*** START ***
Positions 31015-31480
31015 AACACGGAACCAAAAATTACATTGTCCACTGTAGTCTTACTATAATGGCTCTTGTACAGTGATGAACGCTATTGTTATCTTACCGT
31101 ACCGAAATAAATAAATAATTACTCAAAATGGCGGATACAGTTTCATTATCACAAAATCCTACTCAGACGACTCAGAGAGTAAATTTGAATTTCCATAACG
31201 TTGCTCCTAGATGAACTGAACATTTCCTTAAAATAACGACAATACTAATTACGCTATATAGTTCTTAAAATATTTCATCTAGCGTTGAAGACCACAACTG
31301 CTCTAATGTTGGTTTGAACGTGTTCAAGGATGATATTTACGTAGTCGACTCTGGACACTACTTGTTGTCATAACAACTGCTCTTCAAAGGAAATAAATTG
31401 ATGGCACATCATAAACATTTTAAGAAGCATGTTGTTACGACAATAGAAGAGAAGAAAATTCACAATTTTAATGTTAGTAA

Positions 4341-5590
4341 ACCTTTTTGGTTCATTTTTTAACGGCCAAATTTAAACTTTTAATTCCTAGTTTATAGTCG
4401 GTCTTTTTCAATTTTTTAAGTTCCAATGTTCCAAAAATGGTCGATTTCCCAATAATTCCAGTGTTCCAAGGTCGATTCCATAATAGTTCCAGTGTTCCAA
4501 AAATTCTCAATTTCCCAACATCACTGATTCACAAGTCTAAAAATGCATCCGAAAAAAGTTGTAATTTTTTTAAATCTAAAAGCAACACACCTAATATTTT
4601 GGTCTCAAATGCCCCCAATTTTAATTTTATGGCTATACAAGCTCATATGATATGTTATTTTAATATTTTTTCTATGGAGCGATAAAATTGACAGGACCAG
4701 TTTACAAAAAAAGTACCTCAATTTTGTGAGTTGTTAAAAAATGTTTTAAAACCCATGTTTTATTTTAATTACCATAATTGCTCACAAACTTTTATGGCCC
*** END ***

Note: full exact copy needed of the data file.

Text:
Positions 31015-31480
31015 AACACGGAACCAAAAATTACATTGTCCACTGTAGTCTTACTATAATGGCTCTTGTACAGTGATGAACGCTATTGTTATCTTACCGT
31101 ACCGAAATAAATAAATAATTACTCAAAATGGCGGATACAGTTTCATTATCACAAAATCCTACTCAGACGACTCAGAGAGTAAATTTGAATTTCCATAACG
31201 TTGCTCCTAGATGAACTGAACATTTCCTTAAAATAACGACAATACTAATTACGCTATATAGTTCTTAAAATATTTCATCTAGCGTTGAAGACCACAACTG
31301 CTCTAATGTTGGTTTGAACGTGTTCAAGGATGATATTTACGTAGTCGACTCTGGACACTACTTGTTGTCATAACAACTGCTCTTCAAAGGAAATAAATTG
31401 ATGGCACATCATAAACATTTTAAGAAGCATGTTGTTACGACAATAGAAGAGAAGAAAATTCACAATTTTAATGTTAGTAA

Positions 4341-5590
4341 ACCTTTTTGGTTCATTTTTTAACGGCCAAATTTAAACTTTTAATTCCTAGTTTATAGTCG
4401 GTCTTTTTCAATTTTTTAAGTTCCAATGTTCCAAAAATGGTCGATTTCCCAATAATTCCAGTGTTCCAAGGTCGATTCCATAATAGTTCCAGTGTTCCAA
4501 AAATTCTCAATTTCCCAACATCACTGATTCACAAGTCTAAAAATGCATCCGAAAAAAGTTGTAATTTTTTTAAATCTAAAAGCAACACACCTAATATTTT
4601 GGTCTCAAATGCCCCCAATTTTAATTTTATGGCTATACAAGCTCATATGATATGTTATTTTAATATTTTTTCTATGGAGCGATAAAATTGACAGGACCAG
4701 TTTACAAAAAAAGTACCTCAATTTTGTGAGTTGTTAAAAAATGTTTTAAAACCCATGTTTTATTTTAATTACCATAATTGCTCACAAACTTTTATGGCCC